- The Washington Times - Wednesday, July 15, 2009


13 Sunni rebels hanged

TEHRAN | Authorities in southeastern Iran on Tuesday hanged 13 members of a Sunni Muslim rebel group convicted of bombings and killings in the area, the official Islamic Republic News Agency reported.

The report said Abdulhamid Rigi, brother of Abdulmalik Rigi, leader of the group known as Jundallah or Soldiers of God, had been scheduled to be hanged along with the 13 men on Tuesday but his execution was postponed. It gave no reason for the postponement.

Earlier Tuesday, state radio reported that Abdulhamid Rigi was one of 14 men hanged. There was no immediate explanation for the discrepancy.

The executions, according to the state radio, took place in the city of Zahedan, about 930 miles southeast of Iran’s capital, Tehran, and the scene of some of the deadliest attacks blamed on Jundallah, which has carried out bombings, kidnappings and killings in the area in recent years.


Warships sail Suez

JERUSALEM | Two Israeli warships sailed through the Suez Canal on Tuesday, Israeli and Egyptian officials said, a move that appeared to be a new signal to Iran that Israel’s reach could quickly extend to its archenemy’s backyard.

The Suez Canal is a strategic waterway linking the Mediterranean to the Red Sea, the gateway to the Persian Gulf.

Israeli vessels regularly use the canal, but noteworthy in recent weeks was that the navy’s moves have been publicized, albeit unofficially, by Israel.

Two of Israel’s Saar class missile boats crossed through the Suez Canal and into the Red Sea, Israeli defense officials said.

Earlier this month, Israeli defense officials said one of the navy’s Dolphin class submarines had also sailed to the Red Sea through the Suez Canal in June, returning July 5.


Officials warn of attack plan

SAN’A | Security was upgraded in Yemen’s capital this week after intelligence reports warned of attacks planned against the U.S. Embassy, a senior security official said Tuesday.

The intelligence official said the unconfirmed reports indicated attacks were being planned against the U.S. embassies in Algeria and Yemen.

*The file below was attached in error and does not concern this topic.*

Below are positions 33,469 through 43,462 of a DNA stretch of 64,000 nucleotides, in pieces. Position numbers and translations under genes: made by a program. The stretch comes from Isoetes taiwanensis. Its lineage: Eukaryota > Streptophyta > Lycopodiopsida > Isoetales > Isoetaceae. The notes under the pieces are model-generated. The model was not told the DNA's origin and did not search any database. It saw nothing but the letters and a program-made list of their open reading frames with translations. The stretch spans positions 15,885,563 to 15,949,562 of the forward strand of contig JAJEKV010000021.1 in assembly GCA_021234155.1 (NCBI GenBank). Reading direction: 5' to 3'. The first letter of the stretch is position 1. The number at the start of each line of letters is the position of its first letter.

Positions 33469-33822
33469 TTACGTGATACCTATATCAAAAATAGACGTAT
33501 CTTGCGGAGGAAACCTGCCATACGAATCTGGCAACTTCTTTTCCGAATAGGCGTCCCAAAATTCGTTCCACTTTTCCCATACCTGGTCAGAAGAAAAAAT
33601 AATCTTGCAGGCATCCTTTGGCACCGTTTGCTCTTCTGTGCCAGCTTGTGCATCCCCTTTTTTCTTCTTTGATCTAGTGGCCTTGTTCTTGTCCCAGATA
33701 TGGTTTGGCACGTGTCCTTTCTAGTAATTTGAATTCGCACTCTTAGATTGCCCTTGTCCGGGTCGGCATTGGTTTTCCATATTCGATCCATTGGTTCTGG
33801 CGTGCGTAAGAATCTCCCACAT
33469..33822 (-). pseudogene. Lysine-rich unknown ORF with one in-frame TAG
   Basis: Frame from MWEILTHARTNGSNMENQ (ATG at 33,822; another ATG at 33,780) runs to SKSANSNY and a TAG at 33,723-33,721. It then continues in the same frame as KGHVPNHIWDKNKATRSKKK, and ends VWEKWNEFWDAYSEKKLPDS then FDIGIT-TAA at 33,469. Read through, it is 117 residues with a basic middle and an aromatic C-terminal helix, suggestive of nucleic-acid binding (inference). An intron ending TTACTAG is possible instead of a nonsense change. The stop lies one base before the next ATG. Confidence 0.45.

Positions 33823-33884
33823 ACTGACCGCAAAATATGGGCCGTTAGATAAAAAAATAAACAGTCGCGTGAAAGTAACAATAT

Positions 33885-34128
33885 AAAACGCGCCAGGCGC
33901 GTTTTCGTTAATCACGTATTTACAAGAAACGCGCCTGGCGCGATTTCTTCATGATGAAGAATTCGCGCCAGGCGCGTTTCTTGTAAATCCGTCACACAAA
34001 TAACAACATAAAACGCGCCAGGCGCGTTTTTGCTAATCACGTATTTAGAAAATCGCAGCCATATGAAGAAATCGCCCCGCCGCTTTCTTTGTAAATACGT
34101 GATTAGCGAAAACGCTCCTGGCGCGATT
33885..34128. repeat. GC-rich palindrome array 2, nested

The move came as a Yemeni court sentenced six al Qaeda militants to death after convicting them of a string of attacks a year earlier, including a deadly assault on the U.S. Embassy in September, which left 19 people dead.


Singer jailed for disrespect

TEHRAN | An Iranian singer and composer who has been likened to Bob Dylan has received a five-year prison sentence in absentia for disrespecting religious sanctities, according to Iranian television.

An Iranian Koran scholar filed a complaint against Mohsen Namjoo, who also plays a traditional Persian lute, for the way he had performed using verses from Islam’s holy book, English-language Press TV said on its Web site late Monday.

The TV quoted the singer’s brother and attorney as dismissing the accusation. Press TV said Mr. Namjoo, who apologized a few months ago for the incident, was abroad but did not say in which country.


Poem on Mubarak lands clerk in jail

CAIRO | An Egyptian civil servant who wrote a satirical poem about President Hosni Mubarak has been imprisoned for three years after a colleague turned the verses over to authorities.

Mounir Said Hanna Marzuq was given the maximum sentence for insulting the head of state, a judicial source said Tuesday. He wrote the poems for friends in the hope that one day they would be turned into songs.

Mr. Marzuq was jailed in Maghagha, southern Egypt, in May after a colleague lodged a formal complaint about the poem deemed insulting to Mr. Mubarak, in power since 1981.

The case came to light after the poet’s brother appealed to Mr. Mubarak, 81, for clemency, the independent Al-Masri Al-Youm reported. Egyptian law says anyone insulting the president can be jailed for between 24 hours and three years.

From wire dispatches and staff reports.

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